November 20, 2018

The “First Man” Problem

“The moon landing was one of the most remarkable moments in human history, and yet First Man – in cinemas on Friday – manages to focuses on its more unremarkable aspects.

Whether it’s Apollo 13, Gravity or, most recently, Matt Damon “science-ing the s*** out of” sticky situations in The Martian, space movies have generally centred on the missions themselves, with the majority of the action taking place in-shuttle. So First Man director Damien Chazelle is right to want to instead focus on something else and spend more time on Earth getting to know the men and women behind the mission. But throughout the film’s 138 minutes, the message I kept receiving was probably not the one Chazelle intended: Neil Armstrong was just a regular guy.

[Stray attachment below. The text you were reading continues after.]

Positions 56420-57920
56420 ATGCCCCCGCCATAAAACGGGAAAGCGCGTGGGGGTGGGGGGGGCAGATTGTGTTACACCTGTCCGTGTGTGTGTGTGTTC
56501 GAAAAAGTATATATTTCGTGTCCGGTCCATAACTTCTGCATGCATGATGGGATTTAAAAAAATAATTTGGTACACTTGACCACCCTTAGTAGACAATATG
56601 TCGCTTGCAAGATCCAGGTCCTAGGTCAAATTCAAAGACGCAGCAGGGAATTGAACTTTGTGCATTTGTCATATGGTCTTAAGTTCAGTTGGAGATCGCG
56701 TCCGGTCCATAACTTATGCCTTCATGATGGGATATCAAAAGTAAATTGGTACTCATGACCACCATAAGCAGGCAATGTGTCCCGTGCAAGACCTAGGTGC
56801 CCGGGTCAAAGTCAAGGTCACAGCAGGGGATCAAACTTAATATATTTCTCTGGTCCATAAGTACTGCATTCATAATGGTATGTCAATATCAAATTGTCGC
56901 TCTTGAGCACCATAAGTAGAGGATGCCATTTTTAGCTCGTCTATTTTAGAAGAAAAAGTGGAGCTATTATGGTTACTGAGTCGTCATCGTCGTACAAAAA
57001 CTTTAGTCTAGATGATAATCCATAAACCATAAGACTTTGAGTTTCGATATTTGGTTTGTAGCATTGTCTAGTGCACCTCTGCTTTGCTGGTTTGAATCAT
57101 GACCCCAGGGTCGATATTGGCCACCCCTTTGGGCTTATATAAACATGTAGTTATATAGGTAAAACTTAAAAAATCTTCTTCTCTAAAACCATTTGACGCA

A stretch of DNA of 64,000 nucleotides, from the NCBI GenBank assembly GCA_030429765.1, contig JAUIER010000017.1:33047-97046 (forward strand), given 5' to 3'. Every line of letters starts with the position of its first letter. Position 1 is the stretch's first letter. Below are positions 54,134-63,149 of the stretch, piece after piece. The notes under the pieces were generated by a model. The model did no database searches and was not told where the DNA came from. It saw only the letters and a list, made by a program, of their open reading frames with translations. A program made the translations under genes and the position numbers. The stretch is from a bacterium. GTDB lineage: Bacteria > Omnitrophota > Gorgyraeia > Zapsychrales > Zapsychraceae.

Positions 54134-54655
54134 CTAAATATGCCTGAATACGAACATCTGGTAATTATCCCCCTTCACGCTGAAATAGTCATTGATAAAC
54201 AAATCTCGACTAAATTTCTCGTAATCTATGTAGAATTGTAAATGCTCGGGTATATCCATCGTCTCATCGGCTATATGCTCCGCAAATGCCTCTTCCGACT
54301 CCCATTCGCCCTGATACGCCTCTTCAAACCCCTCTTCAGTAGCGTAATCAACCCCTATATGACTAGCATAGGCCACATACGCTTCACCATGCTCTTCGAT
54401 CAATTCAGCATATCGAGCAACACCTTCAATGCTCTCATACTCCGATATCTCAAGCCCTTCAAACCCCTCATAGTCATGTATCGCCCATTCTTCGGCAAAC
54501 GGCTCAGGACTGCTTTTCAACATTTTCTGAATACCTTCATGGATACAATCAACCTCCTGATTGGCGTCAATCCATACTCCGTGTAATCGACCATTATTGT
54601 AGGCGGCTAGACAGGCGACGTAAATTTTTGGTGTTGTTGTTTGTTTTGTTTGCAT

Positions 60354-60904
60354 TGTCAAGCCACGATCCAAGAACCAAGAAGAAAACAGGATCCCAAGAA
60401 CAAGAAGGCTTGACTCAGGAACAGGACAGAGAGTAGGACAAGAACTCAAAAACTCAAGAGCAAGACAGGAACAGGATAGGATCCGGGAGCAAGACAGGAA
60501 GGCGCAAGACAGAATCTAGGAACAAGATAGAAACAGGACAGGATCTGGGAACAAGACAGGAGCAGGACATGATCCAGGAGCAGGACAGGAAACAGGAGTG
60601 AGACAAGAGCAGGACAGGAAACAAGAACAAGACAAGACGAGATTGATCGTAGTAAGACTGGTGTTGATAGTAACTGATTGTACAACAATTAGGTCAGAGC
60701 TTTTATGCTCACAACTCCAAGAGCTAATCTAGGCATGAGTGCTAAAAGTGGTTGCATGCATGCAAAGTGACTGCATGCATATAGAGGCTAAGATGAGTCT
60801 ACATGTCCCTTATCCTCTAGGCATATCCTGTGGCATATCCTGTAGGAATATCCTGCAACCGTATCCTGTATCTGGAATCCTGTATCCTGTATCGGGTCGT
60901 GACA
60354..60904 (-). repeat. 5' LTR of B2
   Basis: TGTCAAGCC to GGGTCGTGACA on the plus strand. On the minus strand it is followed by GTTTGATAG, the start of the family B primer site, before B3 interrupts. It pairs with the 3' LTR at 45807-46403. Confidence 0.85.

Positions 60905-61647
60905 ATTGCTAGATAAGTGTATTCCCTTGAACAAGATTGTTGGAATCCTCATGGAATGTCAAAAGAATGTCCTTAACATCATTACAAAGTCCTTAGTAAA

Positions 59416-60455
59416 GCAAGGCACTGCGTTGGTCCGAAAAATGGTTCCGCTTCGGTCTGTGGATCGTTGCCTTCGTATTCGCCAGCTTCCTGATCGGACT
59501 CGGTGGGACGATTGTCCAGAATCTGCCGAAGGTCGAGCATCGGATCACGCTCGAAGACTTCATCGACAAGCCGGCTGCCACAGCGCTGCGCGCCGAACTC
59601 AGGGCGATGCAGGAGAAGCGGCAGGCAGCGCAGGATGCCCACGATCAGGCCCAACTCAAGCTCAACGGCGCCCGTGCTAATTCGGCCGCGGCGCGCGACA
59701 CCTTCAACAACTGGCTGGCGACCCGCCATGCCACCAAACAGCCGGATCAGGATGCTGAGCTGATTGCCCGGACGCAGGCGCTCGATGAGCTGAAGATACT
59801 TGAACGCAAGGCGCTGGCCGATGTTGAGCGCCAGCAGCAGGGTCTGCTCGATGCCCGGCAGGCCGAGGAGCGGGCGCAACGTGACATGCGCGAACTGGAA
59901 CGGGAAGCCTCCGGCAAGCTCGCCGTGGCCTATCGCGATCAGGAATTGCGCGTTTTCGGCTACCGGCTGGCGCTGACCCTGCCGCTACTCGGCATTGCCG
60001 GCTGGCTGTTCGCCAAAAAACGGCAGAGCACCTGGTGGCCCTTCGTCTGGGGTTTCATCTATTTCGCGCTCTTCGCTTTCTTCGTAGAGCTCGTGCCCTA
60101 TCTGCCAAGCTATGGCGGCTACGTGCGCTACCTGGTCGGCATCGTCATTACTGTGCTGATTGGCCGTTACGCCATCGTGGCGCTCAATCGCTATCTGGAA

And of course he was. Commanding a daring space mission requires keeping a cool head and making complex calculations. It’s not suited to a classic movie protagonist; there’s no room for mavericks and narcissists here. The film actually spells this out, with Armstrong undergoing psychological analysis – primitive though it was in the 1960s – at Nasa as part of his lengthy job interview.”

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